Secretary of State Antony Blinken on Tuesday will travel to Ethiopia and then Niger later in the week as the Biden administration looks to bolster relations with African partners to counter top adversaries like China and Russia from expanding ties on the continent.
The Biden administration has been working to revitalize relations with nations across Africa as one of its top geopolitical objectives and Blinken will not be the only diplomat hitting the continent this week.
Under Secretary of State for Civilian Security, Democracy, and Human Rights Uzra Zeya will travel to The Gambia and Senegal, while Lee Satterfield, Assistant Secretary of State for Educational and Cultural Affairs, will hit South Africa this week.
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“You’ll be seeing this as the year of travel of U.S. officials to Africa,” Assistant Secretary for African Affairs Molly Phee told reporters last week. “We’ve already seen the First Lady and the Treasury Secretary as well as Ambassador Linda Thomas-Greenfield on the continent, and I expect to see many more leaders of the administration visiting to deepen and expand our partnerships.”
The trips come as news continues to immerge on both China’s and Russia’s growing ties with nations in Africa as they face increasing opposition from the West.
A report released earlier this month showed that not only are China and Russia expending more when it comes to trade, infrastructure development, and natural resources across the continent, but in arms sales as well.
Together Russia and China make up nearly half of all arms sales to Sub Sahara Africa with a combined total of 46 percent of the region’s arms deals over the last decade.
Between 2010 and 2021, Russia contributed 24 percent to arms exports to Sub Sahara Africa, while China provided 22 percent of the region’s arms – far outstripping the U.S.’s five percent, according to data released by the Atlantic Council earlier this month.
While’s Russia has long held a reputation as a top arms dealer to the continent, largely providing light arms and ammunitions, China has more recently ramped up its involvement in the arms sector.
Throughout the entirety of the 90s, China provided roughly $220 million in arms to Sub Sahara Africa, but by the early 2000s that number began to ramp up and by 2010 they provided $205 million worth of arms to the region in that year alone.
In 2013 alone China exported $423 million worth of arms to the region – a time frame that coincided with the launch of Chinese President Xi Jinping’s Belt and Road Initiative.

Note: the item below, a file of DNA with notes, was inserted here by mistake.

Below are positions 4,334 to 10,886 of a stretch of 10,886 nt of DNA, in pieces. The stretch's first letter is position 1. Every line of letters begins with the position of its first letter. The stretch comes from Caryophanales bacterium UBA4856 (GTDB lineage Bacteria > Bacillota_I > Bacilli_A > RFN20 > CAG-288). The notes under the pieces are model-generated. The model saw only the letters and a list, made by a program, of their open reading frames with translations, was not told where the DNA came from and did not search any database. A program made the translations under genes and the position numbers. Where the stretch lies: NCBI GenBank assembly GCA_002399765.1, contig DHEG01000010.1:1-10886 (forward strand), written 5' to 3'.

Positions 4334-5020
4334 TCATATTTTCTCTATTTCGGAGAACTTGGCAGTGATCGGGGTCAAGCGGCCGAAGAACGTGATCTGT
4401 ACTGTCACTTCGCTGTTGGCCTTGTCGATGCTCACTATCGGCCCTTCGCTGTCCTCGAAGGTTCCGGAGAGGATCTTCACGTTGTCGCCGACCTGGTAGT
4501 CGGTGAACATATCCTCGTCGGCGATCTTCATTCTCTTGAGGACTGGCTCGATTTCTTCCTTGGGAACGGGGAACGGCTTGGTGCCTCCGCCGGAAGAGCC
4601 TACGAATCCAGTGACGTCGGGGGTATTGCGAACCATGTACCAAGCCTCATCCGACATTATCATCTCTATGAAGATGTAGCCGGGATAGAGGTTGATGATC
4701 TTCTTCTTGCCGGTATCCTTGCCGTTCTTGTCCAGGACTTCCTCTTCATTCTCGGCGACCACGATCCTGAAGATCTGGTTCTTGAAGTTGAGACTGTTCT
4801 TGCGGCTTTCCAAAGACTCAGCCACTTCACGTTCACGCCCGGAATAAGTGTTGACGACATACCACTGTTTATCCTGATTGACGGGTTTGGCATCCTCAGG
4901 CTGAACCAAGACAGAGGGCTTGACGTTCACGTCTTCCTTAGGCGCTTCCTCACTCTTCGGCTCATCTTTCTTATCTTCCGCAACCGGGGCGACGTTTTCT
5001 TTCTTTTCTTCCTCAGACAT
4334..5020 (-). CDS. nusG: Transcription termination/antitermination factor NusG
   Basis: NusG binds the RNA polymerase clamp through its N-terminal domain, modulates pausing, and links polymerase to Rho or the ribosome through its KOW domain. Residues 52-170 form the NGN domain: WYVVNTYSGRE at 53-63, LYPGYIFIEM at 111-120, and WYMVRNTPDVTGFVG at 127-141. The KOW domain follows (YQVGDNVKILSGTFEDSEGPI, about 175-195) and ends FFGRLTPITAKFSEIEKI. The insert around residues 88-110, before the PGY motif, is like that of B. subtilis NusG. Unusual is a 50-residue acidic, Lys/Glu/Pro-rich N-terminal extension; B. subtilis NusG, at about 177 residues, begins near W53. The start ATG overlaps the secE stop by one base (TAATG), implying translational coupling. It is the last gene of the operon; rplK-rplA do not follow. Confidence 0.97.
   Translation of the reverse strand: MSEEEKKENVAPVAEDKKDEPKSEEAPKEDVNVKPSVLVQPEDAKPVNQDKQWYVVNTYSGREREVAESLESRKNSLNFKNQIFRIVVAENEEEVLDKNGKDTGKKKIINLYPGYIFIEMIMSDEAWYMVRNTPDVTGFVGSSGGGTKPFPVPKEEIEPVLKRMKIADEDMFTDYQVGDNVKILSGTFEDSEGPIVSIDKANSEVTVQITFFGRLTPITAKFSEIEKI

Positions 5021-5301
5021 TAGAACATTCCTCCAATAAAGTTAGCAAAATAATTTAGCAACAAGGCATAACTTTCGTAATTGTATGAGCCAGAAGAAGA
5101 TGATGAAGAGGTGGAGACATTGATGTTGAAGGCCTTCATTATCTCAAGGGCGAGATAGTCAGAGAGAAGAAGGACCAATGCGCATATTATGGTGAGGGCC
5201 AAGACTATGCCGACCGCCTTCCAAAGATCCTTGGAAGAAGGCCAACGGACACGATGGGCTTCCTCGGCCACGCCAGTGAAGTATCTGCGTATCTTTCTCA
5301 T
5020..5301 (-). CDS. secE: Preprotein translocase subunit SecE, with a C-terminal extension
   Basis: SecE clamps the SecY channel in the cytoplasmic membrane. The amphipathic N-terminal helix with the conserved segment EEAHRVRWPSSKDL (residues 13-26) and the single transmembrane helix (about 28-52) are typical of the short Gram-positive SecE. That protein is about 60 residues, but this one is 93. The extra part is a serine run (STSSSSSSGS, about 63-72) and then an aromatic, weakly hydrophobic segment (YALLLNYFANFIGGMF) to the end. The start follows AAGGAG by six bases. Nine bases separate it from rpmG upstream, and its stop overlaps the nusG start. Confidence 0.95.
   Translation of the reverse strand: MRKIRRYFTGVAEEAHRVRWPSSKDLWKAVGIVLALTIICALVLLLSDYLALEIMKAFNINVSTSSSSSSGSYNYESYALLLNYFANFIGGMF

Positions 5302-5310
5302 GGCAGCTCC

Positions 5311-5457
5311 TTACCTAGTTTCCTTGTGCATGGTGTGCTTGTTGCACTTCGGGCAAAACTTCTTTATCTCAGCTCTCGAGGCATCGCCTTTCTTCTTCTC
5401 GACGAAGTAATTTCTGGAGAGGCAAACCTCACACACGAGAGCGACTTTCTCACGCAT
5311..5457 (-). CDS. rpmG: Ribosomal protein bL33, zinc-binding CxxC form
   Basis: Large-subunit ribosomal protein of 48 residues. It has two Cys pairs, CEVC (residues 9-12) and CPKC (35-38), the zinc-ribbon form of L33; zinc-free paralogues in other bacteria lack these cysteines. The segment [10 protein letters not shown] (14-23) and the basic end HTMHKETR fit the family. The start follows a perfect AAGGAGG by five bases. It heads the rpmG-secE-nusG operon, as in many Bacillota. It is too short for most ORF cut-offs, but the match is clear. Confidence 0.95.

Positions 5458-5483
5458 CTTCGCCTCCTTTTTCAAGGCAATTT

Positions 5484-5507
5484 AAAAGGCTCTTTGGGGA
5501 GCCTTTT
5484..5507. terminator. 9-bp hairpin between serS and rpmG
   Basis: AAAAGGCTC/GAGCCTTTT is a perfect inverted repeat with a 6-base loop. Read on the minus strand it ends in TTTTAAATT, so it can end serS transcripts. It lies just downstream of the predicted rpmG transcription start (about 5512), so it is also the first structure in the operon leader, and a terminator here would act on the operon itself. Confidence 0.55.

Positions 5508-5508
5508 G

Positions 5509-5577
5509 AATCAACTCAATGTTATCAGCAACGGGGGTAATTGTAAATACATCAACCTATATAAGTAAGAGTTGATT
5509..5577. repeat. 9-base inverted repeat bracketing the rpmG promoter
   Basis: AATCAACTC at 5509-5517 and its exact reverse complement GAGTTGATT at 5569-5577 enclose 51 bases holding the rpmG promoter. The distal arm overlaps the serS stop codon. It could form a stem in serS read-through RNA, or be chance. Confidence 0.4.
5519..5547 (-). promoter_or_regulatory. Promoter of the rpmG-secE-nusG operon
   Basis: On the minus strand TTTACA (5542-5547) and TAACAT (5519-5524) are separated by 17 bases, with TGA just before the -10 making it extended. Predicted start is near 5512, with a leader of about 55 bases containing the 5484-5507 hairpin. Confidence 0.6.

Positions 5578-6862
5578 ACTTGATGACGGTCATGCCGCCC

Over a 10-year period beginning 2010, China would contribute more than $2 billion in arms sales to Sub Sahara Africa by 2021.
“It’s a lucrative business to be in. There are 54 countries which all have individual armies and they have a variety of security needs,” Cameron Hudson, a senior associate in the Africa Program at the Center for Strategic & International Studies (CSIS) told Fox News Digital. “It’s a large market, it’s a growing market.”
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Hudson explained that more limited arms sales to countries across Africa from the U.S. and its allied nations boils down to defensive standards and democratic values the West adheres to.
“What separates these two countries from for example the U.S. or European countries is that they will actively sell into armed conflict. They will actively sell to governments that have spotty human rights records,” he said. “Our arms sales to African countries are in the context of a much broader security assistance program.”
Hudson explained that the U.S. tends to look at security assistance to Sub Sahara Africa in the lens of a broader security package, that often include elements outside of arms sales.
“Russia and China tend to conduct arms sales as a profit-making exercise,” he added.
Hudson explained that Russia’s and China’s lax attitude when it comes to who they sell arms to is concerning in the fact that it could “extend ongoing conflicts or create new tensions” – a geopolitical quagmire Russia has already been accused of propagating.
Russia’s mercenary Wagner Group has dispersed some 10,000 soldiers for hire throughout Africa where they have been accused of destabilizing governments, local elections and causing general turmoil in pursuit of Russian interests in resource-rich nations.
The notorious group, which the Kremlin still alleges no official connections despite known arms support from its defense ministry, have also been accused of human rights abuses and war crimes in places like Mali – an issue Blinken will likely address during his trip to Niger.
“Niger is a country that is surrounded by states that have been overthrown by military coup d’etats,” Hudson explained, referring to Mali, Chad and Libya– all of which now have seen the Wagner group insert itself within their borders over the last year or so.
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Though Niger remains a democracy and a partner nation to the U.S., Hudson explained it is a “very weak democracy” vulnerable to Russian aggression.
“Here is a country that is at risk of seeing its democratic light extinguished and is at risk on all sides by Russian incursion,” he continued. “Blinken is going there to really help lift them up, shine a light on the democratic process and to kind of keep Russia at bay.
“I’ll be interested to see how aggressively Blinken does that when he’s there,” Hudson added.
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